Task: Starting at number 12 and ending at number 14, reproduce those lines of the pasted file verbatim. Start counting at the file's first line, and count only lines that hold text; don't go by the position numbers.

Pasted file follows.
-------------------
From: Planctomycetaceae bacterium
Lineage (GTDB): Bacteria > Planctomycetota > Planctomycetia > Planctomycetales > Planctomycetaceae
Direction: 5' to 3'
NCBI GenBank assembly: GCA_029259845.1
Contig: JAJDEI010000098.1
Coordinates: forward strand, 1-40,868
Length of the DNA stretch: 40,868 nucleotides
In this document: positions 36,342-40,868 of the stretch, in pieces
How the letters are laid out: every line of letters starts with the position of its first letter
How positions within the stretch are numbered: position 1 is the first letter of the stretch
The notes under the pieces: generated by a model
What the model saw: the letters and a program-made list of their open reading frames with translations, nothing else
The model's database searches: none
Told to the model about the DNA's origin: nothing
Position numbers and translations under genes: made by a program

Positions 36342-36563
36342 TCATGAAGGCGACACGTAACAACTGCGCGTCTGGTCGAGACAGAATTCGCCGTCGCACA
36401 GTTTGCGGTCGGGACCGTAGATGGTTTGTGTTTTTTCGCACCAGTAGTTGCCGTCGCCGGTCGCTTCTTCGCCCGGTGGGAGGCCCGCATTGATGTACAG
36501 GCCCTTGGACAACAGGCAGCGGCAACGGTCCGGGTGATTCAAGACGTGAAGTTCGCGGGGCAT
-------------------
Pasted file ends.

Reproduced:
What the model saw: the letters and a program-made list of their open reading frames with translations, nothing else
The model's database searches: none
Told to the model about the DNA's origin: nothing